Another color-perception issue is "teal", a color between blue and green. There are paint formulations of this color that give the sensation of "distinctly blue with a greenish tinge" to some people and "distinctly green with a bluish tinge" to others, even under the same lighting and viewed from the same angle. (I'm in the "slightly-bluish-green" camp.)

The first place I encountered this was on the guitar of the filksinger Clif Flint. (On which he played _Unreality Warp_: "... I'm being followed by maroon shadows ..." B-) ) Apparently his fans occasionally had arguments about whether his guitar was blue or green, so he sometimes headed this off (or started it off on a more friendly levl) by commenting on the effect.

Comment: Re:Who did the study? (Score 3, Interesting) 286

by TheRealHocusLocus (#49155019) Attached to: We Stopped At Two Nuclear Bombs; We Can Stop At Two Degrees.

Literally every nuclear plant in construction throughout the entire world is way overbudget, even the ones in China.

You're right... but China aims to change that. China is cool with the delays in AP1000 construction... why? Because Westinghouse is refining the pump design.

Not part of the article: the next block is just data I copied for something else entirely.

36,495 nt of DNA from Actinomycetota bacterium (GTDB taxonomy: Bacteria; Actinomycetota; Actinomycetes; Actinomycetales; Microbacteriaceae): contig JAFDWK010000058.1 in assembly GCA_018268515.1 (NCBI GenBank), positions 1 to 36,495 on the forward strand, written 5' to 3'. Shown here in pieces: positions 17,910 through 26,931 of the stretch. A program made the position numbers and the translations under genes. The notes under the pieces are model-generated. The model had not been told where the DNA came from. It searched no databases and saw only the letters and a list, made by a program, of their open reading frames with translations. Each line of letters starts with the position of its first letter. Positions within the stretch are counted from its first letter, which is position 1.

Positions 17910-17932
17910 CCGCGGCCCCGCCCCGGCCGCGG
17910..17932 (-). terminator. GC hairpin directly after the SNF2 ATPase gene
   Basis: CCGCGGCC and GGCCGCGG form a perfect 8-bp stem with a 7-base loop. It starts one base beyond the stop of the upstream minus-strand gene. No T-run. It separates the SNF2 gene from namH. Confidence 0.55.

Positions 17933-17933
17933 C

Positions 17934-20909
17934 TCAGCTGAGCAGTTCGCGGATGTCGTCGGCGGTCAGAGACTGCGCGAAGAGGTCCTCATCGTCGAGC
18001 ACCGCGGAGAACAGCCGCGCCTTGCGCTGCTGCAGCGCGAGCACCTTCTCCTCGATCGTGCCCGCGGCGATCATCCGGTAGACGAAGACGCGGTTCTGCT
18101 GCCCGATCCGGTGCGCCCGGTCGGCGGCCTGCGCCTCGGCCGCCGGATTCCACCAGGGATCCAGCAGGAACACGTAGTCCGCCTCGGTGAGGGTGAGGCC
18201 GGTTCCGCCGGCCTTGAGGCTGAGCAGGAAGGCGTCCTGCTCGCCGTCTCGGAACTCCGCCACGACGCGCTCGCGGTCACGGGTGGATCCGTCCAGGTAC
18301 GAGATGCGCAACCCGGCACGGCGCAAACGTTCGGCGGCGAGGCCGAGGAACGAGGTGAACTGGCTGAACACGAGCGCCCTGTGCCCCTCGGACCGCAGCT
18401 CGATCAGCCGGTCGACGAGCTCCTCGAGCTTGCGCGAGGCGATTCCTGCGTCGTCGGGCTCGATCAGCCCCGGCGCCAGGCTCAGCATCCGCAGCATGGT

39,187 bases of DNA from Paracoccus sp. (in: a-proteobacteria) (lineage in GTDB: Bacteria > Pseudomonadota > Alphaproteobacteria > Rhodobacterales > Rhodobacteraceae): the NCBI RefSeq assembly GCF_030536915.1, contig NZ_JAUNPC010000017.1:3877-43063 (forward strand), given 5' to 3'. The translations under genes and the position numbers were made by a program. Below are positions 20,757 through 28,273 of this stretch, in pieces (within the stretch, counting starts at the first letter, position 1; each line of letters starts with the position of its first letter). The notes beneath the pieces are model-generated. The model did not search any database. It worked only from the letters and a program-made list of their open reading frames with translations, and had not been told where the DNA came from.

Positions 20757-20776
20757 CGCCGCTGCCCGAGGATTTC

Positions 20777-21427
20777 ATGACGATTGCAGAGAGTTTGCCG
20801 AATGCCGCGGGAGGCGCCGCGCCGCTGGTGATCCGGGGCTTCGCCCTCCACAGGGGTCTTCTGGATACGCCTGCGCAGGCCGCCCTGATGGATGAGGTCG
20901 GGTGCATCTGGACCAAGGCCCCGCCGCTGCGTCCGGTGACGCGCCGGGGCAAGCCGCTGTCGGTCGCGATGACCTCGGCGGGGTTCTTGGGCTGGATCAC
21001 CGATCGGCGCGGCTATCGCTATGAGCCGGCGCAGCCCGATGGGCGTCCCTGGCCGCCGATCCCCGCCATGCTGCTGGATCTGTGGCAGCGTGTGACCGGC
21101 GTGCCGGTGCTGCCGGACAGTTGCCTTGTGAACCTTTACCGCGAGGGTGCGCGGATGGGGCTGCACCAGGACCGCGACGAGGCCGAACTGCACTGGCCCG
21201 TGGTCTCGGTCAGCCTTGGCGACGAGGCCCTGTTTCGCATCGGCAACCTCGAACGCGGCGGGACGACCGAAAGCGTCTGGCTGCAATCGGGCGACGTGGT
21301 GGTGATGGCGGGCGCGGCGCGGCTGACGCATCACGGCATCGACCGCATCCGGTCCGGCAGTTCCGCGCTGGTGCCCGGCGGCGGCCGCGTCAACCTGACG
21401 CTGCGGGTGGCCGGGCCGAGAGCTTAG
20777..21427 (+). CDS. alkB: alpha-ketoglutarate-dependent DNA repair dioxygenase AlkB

China is much more than a happy customer experiencing some delays in delivery and construction. They have a plan in place to build the CAP1400, their own proprietary version of the Westinghouse AP1000.

If you're a flag-waving American who believes that we're still in the race to help develop and industrialize the world, this August 2014 slide show from China's SNPTC (State Nuclear Power Technology Corporation) is worth a look. "China has basically established the 3rd generation nuclear power industrial system, built up the complete equipment supplied chain, completed the standard design of localized AP1000, and prepared for mass construction of the localized AP1000."

And that is merely to ensure its entry into the market as a supplier of AP1000-compatible reactors in the short term. Their CAP1400 project promises to build on the AP1000 concept while scaling up the output by half (to 1530MWe). They are also suggesting an actual four-year construction cycle.

So if Westinghouse (majority owner: Toshiba) wishes to delay construction today in order to improve the design of coolant pumps --- I'm sure China is amenable. They will note the improvements and incorporate them.